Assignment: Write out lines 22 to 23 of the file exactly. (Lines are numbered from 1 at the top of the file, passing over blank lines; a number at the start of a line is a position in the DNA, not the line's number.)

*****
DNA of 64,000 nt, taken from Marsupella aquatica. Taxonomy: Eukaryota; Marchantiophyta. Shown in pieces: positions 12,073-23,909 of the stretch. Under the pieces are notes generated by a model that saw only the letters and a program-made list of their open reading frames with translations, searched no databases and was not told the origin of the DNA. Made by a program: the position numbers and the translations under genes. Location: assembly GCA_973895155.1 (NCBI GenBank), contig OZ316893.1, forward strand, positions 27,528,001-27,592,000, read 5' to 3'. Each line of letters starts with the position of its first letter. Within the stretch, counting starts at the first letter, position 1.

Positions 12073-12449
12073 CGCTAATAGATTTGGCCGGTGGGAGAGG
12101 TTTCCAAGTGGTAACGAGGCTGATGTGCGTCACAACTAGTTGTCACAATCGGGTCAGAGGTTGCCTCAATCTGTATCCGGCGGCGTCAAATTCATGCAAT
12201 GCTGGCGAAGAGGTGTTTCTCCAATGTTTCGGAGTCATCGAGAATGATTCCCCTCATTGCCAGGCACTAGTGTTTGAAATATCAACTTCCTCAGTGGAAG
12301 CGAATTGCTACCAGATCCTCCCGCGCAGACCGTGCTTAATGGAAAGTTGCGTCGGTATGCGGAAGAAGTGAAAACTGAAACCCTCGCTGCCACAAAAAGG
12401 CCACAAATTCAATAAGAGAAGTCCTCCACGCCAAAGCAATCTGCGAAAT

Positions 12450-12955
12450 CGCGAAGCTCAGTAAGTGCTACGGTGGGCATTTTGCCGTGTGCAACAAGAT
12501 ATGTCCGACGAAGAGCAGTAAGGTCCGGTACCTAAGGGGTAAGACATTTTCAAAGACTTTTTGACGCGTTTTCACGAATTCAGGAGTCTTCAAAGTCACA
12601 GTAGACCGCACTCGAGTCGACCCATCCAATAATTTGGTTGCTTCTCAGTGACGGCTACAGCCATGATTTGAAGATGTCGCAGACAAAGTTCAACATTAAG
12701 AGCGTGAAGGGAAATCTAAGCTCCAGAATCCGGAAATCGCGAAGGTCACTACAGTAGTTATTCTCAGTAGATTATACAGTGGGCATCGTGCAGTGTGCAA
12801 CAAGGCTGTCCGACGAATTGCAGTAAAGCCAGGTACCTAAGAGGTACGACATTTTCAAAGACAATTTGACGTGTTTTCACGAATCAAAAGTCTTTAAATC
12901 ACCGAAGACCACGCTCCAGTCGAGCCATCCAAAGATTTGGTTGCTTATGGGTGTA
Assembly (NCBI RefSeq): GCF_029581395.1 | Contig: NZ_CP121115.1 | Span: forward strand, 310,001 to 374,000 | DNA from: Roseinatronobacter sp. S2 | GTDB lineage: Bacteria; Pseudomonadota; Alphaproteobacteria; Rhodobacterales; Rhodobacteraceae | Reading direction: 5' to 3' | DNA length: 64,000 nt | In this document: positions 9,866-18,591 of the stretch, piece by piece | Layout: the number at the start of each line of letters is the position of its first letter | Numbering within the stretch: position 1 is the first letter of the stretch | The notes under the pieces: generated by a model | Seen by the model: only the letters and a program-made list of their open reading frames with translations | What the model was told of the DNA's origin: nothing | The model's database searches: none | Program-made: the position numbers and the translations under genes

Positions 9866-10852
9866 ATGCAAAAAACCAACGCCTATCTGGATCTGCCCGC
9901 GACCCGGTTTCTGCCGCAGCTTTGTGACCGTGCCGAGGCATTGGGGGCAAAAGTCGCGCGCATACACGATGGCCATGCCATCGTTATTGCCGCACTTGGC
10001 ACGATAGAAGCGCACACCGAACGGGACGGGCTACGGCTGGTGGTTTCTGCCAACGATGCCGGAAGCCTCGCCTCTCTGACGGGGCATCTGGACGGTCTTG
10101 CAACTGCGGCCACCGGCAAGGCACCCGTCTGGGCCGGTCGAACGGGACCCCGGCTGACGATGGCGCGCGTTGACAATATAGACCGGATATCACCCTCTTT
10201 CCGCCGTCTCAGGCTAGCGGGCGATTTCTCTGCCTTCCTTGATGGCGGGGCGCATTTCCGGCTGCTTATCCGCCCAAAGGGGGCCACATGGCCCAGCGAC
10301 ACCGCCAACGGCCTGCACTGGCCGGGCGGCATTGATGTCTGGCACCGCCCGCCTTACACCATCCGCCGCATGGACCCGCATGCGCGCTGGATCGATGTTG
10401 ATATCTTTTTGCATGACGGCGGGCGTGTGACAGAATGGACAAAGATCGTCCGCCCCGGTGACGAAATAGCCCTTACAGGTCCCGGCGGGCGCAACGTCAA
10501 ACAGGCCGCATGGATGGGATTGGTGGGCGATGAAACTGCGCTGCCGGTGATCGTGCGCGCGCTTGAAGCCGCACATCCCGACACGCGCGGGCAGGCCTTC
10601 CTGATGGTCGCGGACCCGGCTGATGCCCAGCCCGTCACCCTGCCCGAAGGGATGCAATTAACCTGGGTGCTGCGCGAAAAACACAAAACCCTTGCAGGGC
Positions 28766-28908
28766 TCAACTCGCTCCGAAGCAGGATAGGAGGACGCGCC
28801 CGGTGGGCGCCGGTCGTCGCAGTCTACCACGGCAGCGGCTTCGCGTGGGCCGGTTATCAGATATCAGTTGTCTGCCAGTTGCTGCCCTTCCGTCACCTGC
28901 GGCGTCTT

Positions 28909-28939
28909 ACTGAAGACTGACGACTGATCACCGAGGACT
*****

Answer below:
10301 ACCGCCAACGGCCTGCACTGGCCGGGCGGCATTGATGTCTGGCACCGCCCGCCTTACACCATCCGCCGCATGGACCCGCATGCGCGCTGGATCGATGTTG
10401 ATATCTTTTTGCATGACGGCGGGCGTGTGACAGAATGGACAAAGATCGTCCGCCCCGGTGACGAAATAGCCCTTACAGGTCCCGGCGGGCGCAACGTCAA